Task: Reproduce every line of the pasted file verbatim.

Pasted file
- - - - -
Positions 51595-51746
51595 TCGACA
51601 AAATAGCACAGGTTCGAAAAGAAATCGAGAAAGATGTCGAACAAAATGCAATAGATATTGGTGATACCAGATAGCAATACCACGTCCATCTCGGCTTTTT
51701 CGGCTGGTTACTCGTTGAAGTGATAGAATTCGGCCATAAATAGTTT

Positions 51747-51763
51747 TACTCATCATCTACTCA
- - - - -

Positions 51595-51746
51595 TCGACA
51601 AAATAGCACAGGTTCGAAAAGAAATCGAGAAAGATGTCGAACAAAATGCAATAGATATTGGTGATACCAGATAGCAATACCACGTCCATCTCGGCTTTTT
51701 CGGCTGGTTACTCGTTGAAGTGATAGAATTCGGCCATAAATAGTTT

Positions 51747-51763
51747 TACTCATCATCTACTCA